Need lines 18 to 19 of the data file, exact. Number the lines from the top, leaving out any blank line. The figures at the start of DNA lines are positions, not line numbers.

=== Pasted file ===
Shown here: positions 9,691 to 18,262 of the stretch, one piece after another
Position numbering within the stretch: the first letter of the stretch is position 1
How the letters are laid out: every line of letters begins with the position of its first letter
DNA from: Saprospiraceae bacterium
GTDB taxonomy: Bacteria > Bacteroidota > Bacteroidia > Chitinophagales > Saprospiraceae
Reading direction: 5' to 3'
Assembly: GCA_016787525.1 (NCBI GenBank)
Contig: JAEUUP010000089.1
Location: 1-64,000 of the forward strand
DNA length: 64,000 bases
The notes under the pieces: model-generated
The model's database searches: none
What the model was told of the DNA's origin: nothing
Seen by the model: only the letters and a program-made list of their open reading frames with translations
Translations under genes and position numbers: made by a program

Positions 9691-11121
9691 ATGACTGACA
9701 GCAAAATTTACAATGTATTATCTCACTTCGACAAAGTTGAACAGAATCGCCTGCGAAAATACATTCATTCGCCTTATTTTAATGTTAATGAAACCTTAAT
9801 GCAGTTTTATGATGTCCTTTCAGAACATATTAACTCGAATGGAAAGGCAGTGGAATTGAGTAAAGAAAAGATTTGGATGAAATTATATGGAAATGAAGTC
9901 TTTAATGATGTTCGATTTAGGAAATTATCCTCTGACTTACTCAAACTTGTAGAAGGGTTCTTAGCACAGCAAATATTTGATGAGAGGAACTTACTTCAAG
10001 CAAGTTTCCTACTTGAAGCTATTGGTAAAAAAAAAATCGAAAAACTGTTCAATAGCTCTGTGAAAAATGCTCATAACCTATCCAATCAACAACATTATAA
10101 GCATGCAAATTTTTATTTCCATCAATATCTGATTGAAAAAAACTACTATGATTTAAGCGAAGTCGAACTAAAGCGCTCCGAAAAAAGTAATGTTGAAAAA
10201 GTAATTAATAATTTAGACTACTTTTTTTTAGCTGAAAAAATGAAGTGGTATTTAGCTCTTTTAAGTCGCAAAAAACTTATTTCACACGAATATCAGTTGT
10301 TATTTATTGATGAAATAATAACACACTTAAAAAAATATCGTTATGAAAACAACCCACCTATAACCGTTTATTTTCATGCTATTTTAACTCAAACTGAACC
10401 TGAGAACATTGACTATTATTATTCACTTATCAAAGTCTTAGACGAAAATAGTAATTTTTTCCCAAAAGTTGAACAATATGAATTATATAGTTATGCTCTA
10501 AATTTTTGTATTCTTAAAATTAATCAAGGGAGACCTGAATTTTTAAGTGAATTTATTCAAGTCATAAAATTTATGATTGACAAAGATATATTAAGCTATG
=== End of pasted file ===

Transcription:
9701 GCAAAATTTACAATGTATTATCTCACTTCGACAAAGTTGAACAGAATCGCCTGCGAAAATACATTCATTCGCCTTATTTTAATGTTAATGAAACCTTAAT
9801 GCAGTTTTATGATGTCCTTTCAGAACATATTAACTCGAATGGAAAGGCAGTGGAATTGAGTAAAGAAAAGATTTGGATGAAATTATATGGAAATGAAGTC